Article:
By Amy McCarthy
By Scott Reitz
By Scott Reitz
By Lauren Drewes Daniels
By Alice Laussade
By City of Ate
Served in tiny espresso-like cups, the French Riviera bouillon was perhaps one of the finest examples of hot pottage I've ever tasted. This simple blend of pureed tomatoes, leeks, and shallots seasoned with saffron and a splash of Pernod was flush with a clean creaminess that was so light, it was like slurping pure aroma.
A pair of appetizers followed the soup. The first, a deeply chilled cucumber slaw in dill lemon oil wrapped in a profoundly silky strip of salmon flesh, was ripe with contrasting interplay: the clean fish flavor weaving through the raciness of the cucumber salad, the intensity of the dill sharing palate space with the laciness of the fish, and the soft salmon textures playing against the vigorous crunch of the cucumber. This roll-like composition was ringed with robust cherry tomato halves and crowned with two long chive threads fashioned in a great X. The second segment of the pair, a polenta crab cake in a sun-dried tomato sauce with a roast corn and black-bean relish (a Quang signature), was a bit of a disappointment. The crab cake seemed mushy and limp with a collection of flavors harboring almost no enticements, while the relish was speckled with desperately undercooked beans.
But Hotel St. Germain's greatest dining flaw emerged not through the food, but through a wine-list perusal. Presented in a three-ring binder, this modestly diverse listing of California and French bottlings comes with its own penlight chained to one of the binder rings. Why? The place is so pathetically illuminated via a barely perceptible chandelier glow and a few votive candles that reading is all but impossible. Don't these restaurateurs realize that more than a few of us enjoy romancing with the lights on? The butler returned with our selection--an earthy 1992 Chateau Franc Mayne that paired well with the menu--and mindlessly presented me with the label for inspection. The least Heymann could do, if she insists on maintaining a dining-room luminousness worthy of a mine shaft, is equip her butlers with glow-in-the-dark gloves so that the damn labels can be read.
Sadly, this lack of lighting also detracts from the menu, virtually eliminating the visual impact of Quang's masterful constructions. The hotel takes great pride in pointing out that the fare is served on 75-year-old Limoges China and Waterford and Shotts-Zwiesel crystal. But in this lighting, who cares? The entrees, pieces of meat and vegetable in dark demi-glaze sauces, were virtually indistinguishable from one another and could have easily been braised Alpo over Limoges for all of the lumpy shadows cast.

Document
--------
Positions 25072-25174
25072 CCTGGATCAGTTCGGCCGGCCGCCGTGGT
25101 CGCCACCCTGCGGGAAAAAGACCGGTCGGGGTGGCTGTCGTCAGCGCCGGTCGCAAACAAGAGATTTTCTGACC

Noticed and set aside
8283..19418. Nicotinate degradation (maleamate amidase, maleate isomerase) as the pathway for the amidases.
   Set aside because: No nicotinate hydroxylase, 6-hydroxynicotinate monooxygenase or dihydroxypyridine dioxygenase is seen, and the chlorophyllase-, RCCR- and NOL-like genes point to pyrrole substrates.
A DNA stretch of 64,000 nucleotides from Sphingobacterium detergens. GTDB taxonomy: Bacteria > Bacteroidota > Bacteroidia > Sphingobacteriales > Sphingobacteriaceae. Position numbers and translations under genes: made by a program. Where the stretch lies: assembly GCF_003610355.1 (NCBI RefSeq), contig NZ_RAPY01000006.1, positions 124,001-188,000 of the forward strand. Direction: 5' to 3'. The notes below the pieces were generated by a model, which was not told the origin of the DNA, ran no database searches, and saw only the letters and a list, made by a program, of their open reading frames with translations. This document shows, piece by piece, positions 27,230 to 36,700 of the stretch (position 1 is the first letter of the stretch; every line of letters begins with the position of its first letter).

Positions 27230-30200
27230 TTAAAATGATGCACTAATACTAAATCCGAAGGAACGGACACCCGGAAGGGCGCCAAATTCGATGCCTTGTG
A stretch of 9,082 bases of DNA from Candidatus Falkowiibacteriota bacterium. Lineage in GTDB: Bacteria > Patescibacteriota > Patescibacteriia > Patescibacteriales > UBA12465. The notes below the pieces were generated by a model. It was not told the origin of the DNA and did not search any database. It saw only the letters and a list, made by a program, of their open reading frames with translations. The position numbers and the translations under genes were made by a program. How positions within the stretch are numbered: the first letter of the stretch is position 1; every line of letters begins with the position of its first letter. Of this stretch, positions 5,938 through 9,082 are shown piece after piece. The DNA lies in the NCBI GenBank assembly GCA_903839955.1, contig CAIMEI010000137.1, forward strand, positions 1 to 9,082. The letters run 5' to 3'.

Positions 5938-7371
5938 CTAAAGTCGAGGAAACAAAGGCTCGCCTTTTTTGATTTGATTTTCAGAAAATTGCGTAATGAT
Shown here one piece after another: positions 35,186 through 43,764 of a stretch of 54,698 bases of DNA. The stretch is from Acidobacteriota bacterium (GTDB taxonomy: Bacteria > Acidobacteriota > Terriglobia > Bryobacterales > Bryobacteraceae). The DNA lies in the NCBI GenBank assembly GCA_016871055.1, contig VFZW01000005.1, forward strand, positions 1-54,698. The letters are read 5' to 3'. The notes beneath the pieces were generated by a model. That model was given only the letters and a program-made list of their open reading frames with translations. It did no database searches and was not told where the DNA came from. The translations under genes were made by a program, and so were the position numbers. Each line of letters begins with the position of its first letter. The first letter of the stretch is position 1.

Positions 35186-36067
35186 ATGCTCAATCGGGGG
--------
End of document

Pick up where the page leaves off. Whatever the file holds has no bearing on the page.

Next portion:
Unfortunately, the seared noisette of veal tenderloin with chanterelle mushrooms in a port wine reduction, one of the evening's entrees, barely soared above the aforementioned hypothetical dish. While the meat was moist and tender, it was bland save for a heavy pepper punch that knocked out any hope for balance, while the reduction sauce did little more than add a flavorless viscousness. The squab and foie gras au nature was light years (so to speak) better in a sharply savory demi-glaze perked with rich foie gras that added a nuttiness to the exceptionally tender, juicy pieces of delicately flavored meat.
Entrees were bridged to dessert by a simple, tightly focused salad of crisp frisee and radicchio coupled with fresh, juicy Belgium endive splattered in a light, tangy walnut vinaigrette. The highlight was a thin shaving of heady tete de moine (monk's head) cheese fashioned in the shape of a rosette. A dessert of caramelized Granny Smith apple slices topped with thin layers of crispy, sweet phyllo stuffed with lavender ice cream was equally compelling. The refreshingly fragrant ice cream brilliantly played off the restrained sweetness of the apples while squirts of concentrated raspberry and kiwi sauce on the edges of the plate sparked intermittent bites with a searing tanginess.
Quang says he wants to feature "unique, global cuisine" with his menus, and by all accounts he's off to a remarkable start. His cooking is intelligent and restrained, avoiding the in-your-face "global" boldness featured at some Dallas spaces. His portions seem minuscule at first glance, but after completing one of his meals, you'll feel surprisingly satiated. The wine list could be tweaked a bit to match his global ambitions, perhaps adding some rich roses from France and California and a handful of selections from Italy, Spain, and New Zealand. But more importantly, the dining room needs to be upgraded to a level worthy of Quang's craft in terms of flow, service execution, and ambiance. Or that crazy aunt in the basement homily will keep cropping up, leaving you to wonder if there isn't something seriously off here.
Dining at The Bistro filled me with wonder. Unfortunately, I'm speaking of the kind of exasperated wonder you experience after realizing, while attending a high school reunion, that the biggest duct-taped eyewear zit cushion dweeb in your graduating class now owns controlling stock in every corporation you and each member of your extended family have ever worked for. It's the kind of wonder that leaves you asking one question: How?
And there are so many "how" puzzles at The Bistro. Once known as Le Caviste, The Bistro was altered when longtime Dallas chef Guy Calluad and his wife, Martine, took it over and opened a casual version of Calluad's, the onetime eatery on McKinney Avenue. Calluad retained Le Caviste's French bistro motif, but he supplemented it by introducing a tapas menu.